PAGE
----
Speaking of Blockbuster (yes, again), here’s a fun take by Nathan Rabin:

My life began at Blockbuster. The pay was shit. I made minimum wage when I was hired ($4.25 an hour), but when I put on the khaki pants and blue Oxford shirt, something remarkable happened: Seemingly sane adults began treating me, a 16-year-old, like someone whose cinematic opinions they valued. By virtue of wearing a uniform and having a name tag, I suddenly became an expert on movies. I didn’t want that feeling to end even after I reluctantly left Blockbuster as a college sophomore because the commute was too long. It isn’t much of an exaggeration to say a direct line could be drawn between the four years I spent working in a video store (three at Blockbuster, and one at Madison’s Four Star Video Heaven) and the 16 subsequent years I’ve spent as a film critic. There’s a critic inside every great video-store clerk. Sometimes they’re even afforded an opportunity to escape.

I always liked the notion that someone was a film expert simply because they worked at Blockbuster (or any other video store, but especially Blockbuster) — even if they were 16 years old. Rabin is one of the few who actually went on to become a film expert. As did another former video store clerk.

Speaking of Blockbuster, everything about this post by Spencer Hall from April of this year is fantastic:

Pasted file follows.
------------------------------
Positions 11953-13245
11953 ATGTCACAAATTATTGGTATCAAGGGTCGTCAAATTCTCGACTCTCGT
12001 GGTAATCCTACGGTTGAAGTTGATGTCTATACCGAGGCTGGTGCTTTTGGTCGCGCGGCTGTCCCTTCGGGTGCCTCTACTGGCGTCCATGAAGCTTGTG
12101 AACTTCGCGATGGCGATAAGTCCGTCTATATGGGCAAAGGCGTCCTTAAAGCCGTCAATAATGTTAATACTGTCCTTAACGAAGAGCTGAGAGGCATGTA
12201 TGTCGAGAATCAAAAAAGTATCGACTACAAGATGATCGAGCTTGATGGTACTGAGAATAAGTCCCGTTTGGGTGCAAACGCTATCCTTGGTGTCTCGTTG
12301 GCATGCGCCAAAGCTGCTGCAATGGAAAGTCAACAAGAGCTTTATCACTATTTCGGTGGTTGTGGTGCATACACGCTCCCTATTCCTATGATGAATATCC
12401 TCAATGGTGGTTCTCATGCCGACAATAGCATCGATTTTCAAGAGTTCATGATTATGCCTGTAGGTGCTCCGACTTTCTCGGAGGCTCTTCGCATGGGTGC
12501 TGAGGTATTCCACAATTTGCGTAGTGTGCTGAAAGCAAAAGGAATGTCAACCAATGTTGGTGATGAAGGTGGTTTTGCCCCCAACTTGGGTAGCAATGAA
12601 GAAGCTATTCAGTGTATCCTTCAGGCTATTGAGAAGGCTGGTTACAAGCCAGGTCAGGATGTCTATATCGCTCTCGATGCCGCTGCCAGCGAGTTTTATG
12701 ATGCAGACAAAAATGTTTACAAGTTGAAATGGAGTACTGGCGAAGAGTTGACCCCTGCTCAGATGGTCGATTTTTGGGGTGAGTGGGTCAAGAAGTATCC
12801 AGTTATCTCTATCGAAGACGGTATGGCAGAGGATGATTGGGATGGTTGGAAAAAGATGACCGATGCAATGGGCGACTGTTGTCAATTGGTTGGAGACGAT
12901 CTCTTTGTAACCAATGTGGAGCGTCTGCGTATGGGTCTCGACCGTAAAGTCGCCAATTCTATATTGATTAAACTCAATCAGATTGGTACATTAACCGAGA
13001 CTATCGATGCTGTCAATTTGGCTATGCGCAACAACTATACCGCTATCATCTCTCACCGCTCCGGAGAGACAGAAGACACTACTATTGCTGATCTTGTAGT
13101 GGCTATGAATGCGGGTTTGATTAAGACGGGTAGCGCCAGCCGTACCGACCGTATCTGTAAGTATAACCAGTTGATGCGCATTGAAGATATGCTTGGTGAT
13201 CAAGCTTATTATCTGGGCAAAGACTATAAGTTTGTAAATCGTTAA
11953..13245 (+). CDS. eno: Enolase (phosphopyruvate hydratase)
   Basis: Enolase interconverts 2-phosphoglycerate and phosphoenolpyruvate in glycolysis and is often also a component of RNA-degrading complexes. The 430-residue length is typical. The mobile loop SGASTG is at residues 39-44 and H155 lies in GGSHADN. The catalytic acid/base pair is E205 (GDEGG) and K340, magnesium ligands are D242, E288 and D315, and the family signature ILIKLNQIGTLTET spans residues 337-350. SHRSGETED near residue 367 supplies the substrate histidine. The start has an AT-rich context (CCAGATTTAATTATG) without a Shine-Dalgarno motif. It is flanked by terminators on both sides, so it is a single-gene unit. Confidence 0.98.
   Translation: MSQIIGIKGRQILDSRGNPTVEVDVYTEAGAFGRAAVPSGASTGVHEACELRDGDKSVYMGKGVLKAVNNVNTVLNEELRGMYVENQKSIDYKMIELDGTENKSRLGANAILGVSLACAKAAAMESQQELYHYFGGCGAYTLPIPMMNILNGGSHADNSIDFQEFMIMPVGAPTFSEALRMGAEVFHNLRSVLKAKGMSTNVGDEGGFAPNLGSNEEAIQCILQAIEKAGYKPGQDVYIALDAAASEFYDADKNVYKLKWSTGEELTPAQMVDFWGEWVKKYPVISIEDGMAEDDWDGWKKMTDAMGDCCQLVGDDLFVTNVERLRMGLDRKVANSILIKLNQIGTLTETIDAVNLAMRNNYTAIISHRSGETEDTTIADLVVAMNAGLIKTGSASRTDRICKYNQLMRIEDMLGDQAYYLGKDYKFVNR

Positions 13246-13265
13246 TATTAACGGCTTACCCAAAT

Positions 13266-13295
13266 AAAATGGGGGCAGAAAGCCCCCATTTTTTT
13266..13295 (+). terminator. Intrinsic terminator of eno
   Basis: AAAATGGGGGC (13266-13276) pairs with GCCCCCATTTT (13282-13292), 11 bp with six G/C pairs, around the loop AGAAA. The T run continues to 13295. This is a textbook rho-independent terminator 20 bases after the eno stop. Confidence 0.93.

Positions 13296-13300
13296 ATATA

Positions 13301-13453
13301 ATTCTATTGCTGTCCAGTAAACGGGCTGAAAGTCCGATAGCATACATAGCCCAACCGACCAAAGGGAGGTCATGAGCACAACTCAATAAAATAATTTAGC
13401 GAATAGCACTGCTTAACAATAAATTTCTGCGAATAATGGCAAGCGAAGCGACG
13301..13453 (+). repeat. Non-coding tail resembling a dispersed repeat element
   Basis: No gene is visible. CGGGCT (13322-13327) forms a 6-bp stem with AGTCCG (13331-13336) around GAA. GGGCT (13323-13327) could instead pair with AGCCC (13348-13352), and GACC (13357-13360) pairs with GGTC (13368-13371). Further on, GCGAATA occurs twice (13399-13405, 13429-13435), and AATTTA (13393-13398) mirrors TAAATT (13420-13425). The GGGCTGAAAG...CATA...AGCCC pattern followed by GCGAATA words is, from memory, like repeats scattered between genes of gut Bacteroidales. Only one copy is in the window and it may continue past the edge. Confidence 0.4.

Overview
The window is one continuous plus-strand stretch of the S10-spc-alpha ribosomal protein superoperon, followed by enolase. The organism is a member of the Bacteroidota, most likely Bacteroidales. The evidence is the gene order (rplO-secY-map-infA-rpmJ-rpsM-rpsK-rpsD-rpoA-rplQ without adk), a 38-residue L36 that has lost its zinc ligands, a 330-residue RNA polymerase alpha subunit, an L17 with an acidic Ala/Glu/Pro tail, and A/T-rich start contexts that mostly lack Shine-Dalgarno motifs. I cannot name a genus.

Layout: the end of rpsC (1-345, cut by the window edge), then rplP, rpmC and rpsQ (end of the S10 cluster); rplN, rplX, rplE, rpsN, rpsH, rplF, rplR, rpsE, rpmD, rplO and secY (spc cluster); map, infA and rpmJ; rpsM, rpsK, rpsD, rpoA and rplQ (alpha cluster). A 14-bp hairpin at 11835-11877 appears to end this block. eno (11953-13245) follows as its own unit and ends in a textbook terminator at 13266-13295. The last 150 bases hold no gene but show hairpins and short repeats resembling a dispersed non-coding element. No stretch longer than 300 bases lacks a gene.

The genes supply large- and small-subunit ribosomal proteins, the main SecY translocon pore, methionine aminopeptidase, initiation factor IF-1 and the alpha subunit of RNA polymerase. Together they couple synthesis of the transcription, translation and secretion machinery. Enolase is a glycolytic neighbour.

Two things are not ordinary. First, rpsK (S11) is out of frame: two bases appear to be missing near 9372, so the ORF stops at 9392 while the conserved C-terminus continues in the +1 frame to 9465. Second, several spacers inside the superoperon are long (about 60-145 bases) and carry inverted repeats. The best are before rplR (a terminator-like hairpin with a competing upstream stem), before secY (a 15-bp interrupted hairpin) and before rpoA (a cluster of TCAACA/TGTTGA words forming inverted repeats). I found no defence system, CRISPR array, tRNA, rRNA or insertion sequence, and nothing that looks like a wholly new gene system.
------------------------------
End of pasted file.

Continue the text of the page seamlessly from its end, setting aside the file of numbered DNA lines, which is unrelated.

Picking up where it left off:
Blockbuster’s selection made sense only in the sense that there was an alphabetical order, and sections, and then the words on those tapes were arranged in something like alphabetical order. Blockbuster would have one copy of Lawrence of Arabia. They would have 500 fucking copies of The Pelican Brief because Blockbuster either had a sweet deal with the studio on the video release, or because someone seriously overestimated your interest in a middling Grisham thriller.

This bothered me so much I once rented three copies of The Fugitive—three out of roughly seven hundred copies available at once at the Blockbuster on US 19 in Palm Harbor, Florida—just to see if the clerk would even flinch. They did not, and merely noted the $5,000 balance in late fees the family account had on it from the last time we rented Cool Hand Luke. I shot the clerk, and took all three copies home and watched them without remorse. When I finished one, I would go to the next, because the best thing to watch after watching Andrew Davis’s classic take on Dr. Richard Kimble’s story of redemption and survival IS TO WATCH THE FUGITIVE AGAIN.*